Live-stream device allows safer medical training in Leeds during Covid-19
10 September 2020
Medical students in Leeds can continue their hospital-based training during the Covid-19 outbreak thanks to a new headset camera device that safely live-streams from a patient’s bedside.
The Covid-19 pandemic has had a significant impact on undergraduate and post graduate clinical education and training across the NHS because of the need to reduce the spread of the virus and protect patients, staff and the medical students themselves.
Microsoft HoloLens2, a mixed-reality device, is being pioneered in Leeds Teaching Hospitals NHS Trust as an innovative solution for delivering remote hospital-based teaching while maintaining a safe clinical environment.
The device is a wearable headset that can live stream clinical situations in a secure format, allowing two-way communication in mixed reality for teaching and training.
The Microsoft HoloLens2 allows patient consultations, ward rounds or operating theatres to be live-streamed remotely to students to help maintain their medical training. X-rays, blood results and scans can also be viewed using this technology.
Dr Andrew Lewington, Associate Medical Director for Medical Education at Leeds Teaching Hospitals NHS Trust, together with Dr Shefali Parikh, a Clinical Leadership Fellow in the Medical Education Department, are leading the hospital wide programme to deliver multi-professional, undergraduate and post graduate education using this new technology.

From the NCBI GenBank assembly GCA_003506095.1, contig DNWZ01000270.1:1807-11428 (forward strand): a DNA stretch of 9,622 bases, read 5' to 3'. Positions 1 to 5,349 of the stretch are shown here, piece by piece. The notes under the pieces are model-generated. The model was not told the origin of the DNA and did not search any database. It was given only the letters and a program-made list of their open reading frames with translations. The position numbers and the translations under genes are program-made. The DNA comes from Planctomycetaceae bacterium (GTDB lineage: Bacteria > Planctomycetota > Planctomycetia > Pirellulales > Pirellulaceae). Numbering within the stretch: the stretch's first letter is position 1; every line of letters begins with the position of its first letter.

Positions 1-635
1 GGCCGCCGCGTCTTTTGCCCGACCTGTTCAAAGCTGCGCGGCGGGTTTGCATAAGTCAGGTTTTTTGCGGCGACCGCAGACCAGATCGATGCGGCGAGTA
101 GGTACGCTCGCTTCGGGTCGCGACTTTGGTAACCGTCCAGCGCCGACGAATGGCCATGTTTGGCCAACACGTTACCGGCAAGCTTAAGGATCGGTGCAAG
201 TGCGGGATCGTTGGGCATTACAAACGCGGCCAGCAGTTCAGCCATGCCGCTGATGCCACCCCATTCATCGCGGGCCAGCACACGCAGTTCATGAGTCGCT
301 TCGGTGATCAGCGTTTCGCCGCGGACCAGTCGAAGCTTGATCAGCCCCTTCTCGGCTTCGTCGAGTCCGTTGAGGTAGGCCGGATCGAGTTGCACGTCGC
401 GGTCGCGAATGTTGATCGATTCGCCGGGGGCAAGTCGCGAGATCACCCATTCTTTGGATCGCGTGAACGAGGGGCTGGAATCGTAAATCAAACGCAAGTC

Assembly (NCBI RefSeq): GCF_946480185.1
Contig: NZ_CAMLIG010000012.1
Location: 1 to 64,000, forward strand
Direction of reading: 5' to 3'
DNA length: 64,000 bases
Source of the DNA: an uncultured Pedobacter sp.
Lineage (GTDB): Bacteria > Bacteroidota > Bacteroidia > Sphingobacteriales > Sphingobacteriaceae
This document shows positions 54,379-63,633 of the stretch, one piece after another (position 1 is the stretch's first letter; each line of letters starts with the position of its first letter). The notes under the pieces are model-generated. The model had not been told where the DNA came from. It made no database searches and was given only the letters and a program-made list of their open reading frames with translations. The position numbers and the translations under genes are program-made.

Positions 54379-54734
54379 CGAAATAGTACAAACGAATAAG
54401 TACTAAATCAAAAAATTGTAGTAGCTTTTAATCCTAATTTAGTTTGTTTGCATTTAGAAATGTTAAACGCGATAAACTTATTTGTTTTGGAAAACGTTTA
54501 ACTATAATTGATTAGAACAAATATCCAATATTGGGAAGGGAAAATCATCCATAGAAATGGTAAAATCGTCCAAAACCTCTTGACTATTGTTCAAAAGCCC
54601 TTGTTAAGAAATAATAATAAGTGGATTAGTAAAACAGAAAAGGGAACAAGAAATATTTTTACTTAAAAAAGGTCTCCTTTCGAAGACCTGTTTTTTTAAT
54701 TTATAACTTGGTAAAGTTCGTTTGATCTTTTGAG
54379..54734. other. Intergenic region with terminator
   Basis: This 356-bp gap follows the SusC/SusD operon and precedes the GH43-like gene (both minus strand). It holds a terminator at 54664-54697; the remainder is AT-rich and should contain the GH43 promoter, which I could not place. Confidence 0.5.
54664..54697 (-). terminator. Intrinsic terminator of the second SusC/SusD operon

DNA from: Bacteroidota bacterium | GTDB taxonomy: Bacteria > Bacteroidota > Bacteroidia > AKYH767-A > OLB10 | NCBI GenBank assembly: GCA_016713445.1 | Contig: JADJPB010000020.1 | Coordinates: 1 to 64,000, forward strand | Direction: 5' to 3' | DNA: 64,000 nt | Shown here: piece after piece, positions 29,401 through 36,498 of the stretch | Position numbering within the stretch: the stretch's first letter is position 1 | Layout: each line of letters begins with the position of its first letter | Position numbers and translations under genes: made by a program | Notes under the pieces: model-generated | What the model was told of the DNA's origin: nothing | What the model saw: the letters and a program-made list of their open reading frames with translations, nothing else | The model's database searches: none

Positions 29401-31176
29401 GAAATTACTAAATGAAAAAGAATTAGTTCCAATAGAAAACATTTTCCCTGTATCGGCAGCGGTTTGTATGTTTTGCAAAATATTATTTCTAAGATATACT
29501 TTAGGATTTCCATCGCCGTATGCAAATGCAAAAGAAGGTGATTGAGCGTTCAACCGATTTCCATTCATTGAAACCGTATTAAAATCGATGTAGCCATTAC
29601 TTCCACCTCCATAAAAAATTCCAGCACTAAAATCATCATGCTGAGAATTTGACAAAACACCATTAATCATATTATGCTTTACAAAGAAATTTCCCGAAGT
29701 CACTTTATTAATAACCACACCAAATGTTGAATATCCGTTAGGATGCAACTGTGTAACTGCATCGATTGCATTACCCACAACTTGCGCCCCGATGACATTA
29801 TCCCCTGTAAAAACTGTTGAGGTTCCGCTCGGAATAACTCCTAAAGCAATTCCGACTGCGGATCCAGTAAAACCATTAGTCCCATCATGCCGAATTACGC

Virtual ward rounds have now been officially incorporated into the timetable of student placements in the Leeds Cancer Centre that have re-started after being cancelled due to the pandemic in an area where patients are particularly vulnerable to infection.
Dr Lewington said they were delighted with how the new remote teaching device had worked. “It is vital that the training of medical students continues despite the current situation with Covid-19, and finding this innovative solution protects patients and staff while still delivering student training.
“Online resources for medical training have long been required, but their production has rapidly accelerated in light of the impact of Covid-19 and the urgent need for remote education using mixed reality technologies.”
Dr Gemma Dart and Dr Dan Lee from the Leeds Cancer Centre, together with Tobias Mill, a fourth-year medical student, piloted the first remote teaching ward round at the Centre. The experience prompted one patient to say: "It limits the number of people at the bedside which is very important at this current time. This also means it feels more personal during the consultation.”
The students were also pleased with the results and have found it a valuable learning experience. "It was a proper teaching ward round - it was tailored to our learning, and very engaging," said one.
Dr Lewington added: As a group we’ve proved we’re able to combine our broad skills and the resources available to great effect and I’m confident in the ability of this technology to fill the wider clinical skills gap with this remote training.”